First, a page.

On this all-new episode of “On In 5,” multitalented Nigerian artist Pheelz opens up about waiting for his opportunity to fully express himself through music, his inspirations and emotions, and the musical icons he grew up admiring. Watch!
Kareem Cook talks growing up in The Bronx, studying at Duke & networking | 'The Blackprint with Detavio Samuels'
On this all-new episode of “The Blackprint with Detavio Samuels,” the host and REVOLT CEO sits down with Kareem Cook. Throughout the introspective episode, Cook talks growing up in The Bronx, studying at Duke and being nervous to be in the South at the time, network vs. education, taking advantage of your opportunities, and connecting with Debbie Allen. Watch!
Tiffany Haddish on therapy, wild fan interactions & the upcoming 'Haunted Mansion' movie | 'The Jason Lee Show'
On this all-new episode of “The Jason Lee Show,” the one and only Tiffany Haddish sits for a must-watch conversation about wild interactions with fans, her new movie ‘Haunted Mansion,’ bringing her therapist on dates, and being present. Watch the hilarious interview here.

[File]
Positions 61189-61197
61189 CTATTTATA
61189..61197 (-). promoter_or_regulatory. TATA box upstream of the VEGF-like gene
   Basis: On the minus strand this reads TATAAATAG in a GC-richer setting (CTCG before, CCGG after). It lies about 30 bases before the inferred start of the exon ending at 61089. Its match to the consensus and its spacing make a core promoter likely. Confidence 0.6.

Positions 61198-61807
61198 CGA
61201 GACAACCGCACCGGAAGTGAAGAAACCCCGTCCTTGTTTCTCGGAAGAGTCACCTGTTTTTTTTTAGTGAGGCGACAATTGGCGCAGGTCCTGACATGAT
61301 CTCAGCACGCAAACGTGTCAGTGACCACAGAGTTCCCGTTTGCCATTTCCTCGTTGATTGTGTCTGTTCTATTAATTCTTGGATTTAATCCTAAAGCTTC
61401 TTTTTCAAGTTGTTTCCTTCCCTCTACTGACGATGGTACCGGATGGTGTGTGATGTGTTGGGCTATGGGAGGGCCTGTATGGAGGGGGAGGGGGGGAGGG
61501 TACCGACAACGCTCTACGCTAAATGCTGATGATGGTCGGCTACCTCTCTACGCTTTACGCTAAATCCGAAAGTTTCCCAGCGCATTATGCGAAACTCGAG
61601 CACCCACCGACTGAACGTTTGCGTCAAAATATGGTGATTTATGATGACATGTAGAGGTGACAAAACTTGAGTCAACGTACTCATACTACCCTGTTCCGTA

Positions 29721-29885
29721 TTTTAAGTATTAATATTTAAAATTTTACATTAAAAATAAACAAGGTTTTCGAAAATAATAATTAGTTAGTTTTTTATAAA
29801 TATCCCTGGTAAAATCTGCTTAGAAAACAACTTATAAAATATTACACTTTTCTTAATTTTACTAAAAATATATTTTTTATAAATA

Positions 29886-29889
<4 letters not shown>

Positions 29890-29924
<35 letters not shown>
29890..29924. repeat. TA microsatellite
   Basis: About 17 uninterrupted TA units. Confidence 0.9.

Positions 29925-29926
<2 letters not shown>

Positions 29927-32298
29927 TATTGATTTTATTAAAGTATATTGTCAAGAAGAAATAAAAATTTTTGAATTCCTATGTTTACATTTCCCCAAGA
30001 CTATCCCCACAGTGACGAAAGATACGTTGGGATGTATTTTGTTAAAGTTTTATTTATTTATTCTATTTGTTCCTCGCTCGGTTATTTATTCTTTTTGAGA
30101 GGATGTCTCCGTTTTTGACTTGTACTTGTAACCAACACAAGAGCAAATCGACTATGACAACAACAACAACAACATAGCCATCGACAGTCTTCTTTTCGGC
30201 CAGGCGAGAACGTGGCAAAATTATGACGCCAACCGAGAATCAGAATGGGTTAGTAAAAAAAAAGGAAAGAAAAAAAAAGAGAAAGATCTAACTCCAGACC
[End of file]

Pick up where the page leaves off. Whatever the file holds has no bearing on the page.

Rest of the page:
For this all-new episode of “On In 5,” singer-songwriter BNXN discusses his journey from IT to music, finding his voice and originality, linking up with Wizkid for their hits “Mood” and “Many Ways,” and what fans can expect from him this year — including a new album. Watch the full episode here!
This is the inspiring story of Karen Washington, a pioneering urban farmer who has been revolutionizing urban spaces by transforming them into vibrant community gardens and educational hubs. Sponsored by State Farm.
Lauren London sparks conversation on how Black parents unintentionally give kids negative outlook on money
At the live taping of “Assets Over Liabilities” at REVOLT WORLD, Lauren London opened up about how witnessing the financial decisions adults made during her childhood fueled her outlook on money.
“Every time I’m in trouble, it’s been Black men that have come to my aid,” Madam DA Fani Willis said at REVOLT WORLD while speaking on the stereotype that they are not dependable or worth dating.
Black media leaders stress the space's importance because we're always antagonists in mainstream's storytelling
“I definitely feel those ‘heavier is the crown’ moments. But I also believe that Black entrepreneurs are uniquely positioned to be successful in the future,” Detavio Samuels said at AfroTech.